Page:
It seems like every couple of years a new study comes out proclaiming just how much money a person will have to make to be truly happy. Everyday life is sprinkled with drastic hypotheticals like, “Would you rather be poor and have a lot of friends, or be rich with no friends.”
To say 21st century Americans are obsessed with the idea of money would be an understatement. That is why society cannot resist discussing this money versus happiness debate, and studies alike.
Like a recent Time Magazine finance article reported, one study in particular continues to bring in comments and waves of attention because of its bold claims. In 2010 economist Angus Deaton published a study, co-authored by psychologist Daniel Kahneman, finding that happiness and income are correlated, but not beyond $75,000.
While online commenters often like to fascinate on this number, it is the less quantitative data that is interesting. Deaton and Kahneman broke happiness down into two separate categories, “emotional well-being” and “life evaluation.”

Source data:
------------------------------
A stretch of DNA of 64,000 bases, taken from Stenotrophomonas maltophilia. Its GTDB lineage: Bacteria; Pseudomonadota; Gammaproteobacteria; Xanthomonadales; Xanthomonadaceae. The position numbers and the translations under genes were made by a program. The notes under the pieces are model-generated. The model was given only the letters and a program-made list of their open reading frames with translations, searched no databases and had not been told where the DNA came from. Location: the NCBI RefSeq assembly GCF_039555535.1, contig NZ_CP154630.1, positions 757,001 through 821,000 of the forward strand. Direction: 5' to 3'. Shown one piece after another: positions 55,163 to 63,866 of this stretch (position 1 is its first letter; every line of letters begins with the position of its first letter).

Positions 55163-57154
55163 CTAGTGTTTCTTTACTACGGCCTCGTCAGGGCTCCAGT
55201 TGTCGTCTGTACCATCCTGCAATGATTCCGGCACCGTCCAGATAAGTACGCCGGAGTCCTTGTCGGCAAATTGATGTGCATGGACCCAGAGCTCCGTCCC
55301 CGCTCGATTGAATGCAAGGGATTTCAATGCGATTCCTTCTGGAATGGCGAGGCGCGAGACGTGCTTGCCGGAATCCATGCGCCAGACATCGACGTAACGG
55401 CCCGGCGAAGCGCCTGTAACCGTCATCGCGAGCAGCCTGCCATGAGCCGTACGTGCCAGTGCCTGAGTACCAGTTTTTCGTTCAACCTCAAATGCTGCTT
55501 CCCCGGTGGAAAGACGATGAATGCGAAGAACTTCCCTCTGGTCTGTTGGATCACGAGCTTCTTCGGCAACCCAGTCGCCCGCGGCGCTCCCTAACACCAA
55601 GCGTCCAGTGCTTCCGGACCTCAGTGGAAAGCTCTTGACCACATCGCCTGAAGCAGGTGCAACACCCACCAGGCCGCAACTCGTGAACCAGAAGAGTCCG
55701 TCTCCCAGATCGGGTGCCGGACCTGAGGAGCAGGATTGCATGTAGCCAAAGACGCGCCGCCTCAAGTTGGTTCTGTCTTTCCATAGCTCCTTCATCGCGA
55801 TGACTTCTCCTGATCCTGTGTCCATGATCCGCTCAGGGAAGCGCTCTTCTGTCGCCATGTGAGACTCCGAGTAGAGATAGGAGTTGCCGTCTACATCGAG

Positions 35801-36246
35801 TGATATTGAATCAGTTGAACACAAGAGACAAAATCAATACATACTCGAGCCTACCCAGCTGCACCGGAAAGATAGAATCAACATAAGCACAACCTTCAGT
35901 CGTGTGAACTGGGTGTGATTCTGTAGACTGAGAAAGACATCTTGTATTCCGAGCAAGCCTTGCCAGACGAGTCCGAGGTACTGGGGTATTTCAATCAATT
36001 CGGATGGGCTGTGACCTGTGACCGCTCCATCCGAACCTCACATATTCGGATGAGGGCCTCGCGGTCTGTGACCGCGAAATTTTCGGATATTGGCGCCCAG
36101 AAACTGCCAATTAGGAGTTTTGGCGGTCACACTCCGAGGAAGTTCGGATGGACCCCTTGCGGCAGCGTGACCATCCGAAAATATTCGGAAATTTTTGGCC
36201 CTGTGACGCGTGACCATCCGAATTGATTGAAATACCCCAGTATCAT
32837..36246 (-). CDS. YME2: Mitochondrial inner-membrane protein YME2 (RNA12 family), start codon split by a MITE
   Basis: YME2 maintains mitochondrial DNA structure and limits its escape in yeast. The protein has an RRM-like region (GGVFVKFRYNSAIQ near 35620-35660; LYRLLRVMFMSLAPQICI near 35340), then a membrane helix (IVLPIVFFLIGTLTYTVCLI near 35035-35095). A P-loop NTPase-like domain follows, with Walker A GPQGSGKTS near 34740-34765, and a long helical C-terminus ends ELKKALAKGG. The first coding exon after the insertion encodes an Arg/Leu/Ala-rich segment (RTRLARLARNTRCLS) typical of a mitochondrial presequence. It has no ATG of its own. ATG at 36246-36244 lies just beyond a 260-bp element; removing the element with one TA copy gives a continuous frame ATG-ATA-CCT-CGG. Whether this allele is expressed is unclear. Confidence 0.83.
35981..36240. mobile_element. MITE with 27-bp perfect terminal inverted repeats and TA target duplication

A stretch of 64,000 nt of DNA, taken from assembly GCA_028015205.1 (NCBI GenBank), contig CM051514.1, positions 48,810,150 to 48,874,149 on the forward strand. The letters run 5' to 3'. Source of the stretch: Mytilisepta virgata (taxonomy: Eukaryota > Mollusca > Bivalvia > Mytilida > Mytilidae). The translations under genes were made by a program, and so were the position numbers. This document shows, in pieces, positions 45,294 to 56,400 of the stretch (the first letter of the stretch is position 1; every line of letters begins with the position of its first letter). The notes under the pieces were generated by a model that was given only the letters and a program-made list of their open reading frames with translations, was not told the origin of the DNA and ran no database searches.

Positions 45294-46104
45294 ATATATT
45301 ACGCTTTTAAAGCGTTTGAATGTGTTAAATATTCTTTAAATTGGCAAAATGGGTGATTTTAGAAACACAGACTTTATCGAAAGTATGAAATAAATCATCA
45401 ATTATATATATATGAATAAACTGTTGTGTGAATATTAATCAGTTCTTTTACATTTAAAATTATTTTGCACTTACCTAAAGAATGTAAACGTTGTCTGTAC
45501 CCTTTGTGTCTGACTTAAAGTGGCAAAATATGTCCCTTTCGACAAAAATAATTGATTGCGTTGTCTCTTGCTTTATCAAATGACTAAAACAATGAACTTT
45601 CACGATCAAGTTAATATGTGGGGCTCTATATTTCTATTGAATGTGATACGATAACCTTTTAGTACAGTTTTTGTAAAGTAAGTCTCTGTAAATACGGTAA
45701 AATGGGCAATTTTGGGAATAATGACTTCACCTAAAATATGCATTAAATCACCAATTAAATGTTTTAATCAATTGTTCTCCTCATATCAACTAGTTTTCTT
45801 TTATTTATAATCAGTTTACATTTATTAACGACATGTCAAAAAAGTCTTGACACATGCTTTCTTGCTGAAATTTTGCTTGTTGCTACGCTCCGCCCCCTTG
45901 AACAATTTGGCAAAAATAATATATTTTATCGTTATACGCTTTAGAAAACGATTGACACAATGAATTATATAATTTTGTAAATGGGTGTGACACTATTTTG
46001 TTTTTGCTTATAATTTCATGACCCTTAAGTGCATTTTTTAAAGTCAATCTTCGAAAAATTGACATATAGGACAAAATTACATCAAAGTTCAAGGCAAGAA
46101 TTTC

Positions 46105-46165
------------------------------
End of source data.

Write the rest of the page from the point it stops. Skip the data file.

They found that money does contribute to a person’s emotional well-being, but only up to that benchmark $75,000 annual income. Intuitively this makes perfect sense, a person who makes significantly less than this would easily suffer emotional distress over pressing financial issues.
Interestingly they also found that, contrary to the Notorious B.I.G., more money does not always equate to more problems. Deaton and Kahneman found no correlation between making funds more than this benchmark and a decrease in happiness.
However, it appears impossible for the iconic rappers catch phrase to hold no truth. In a country so fascinated by excess and displays of financial superiority, it seems fair to assume people are hardly ever satisfied.
What do people do with money other than spend it and show off their new purchases? Relentlessly try to make more of it.
It is clear money would help combat adversities, just as Deaton and Kahneman quantitatively reported. But it falls incredibly short of making people happy. Money can buy security, comfort and support an easier lifestyle, but it cannot buy joy, friendships or a less obsessive perspective towards money.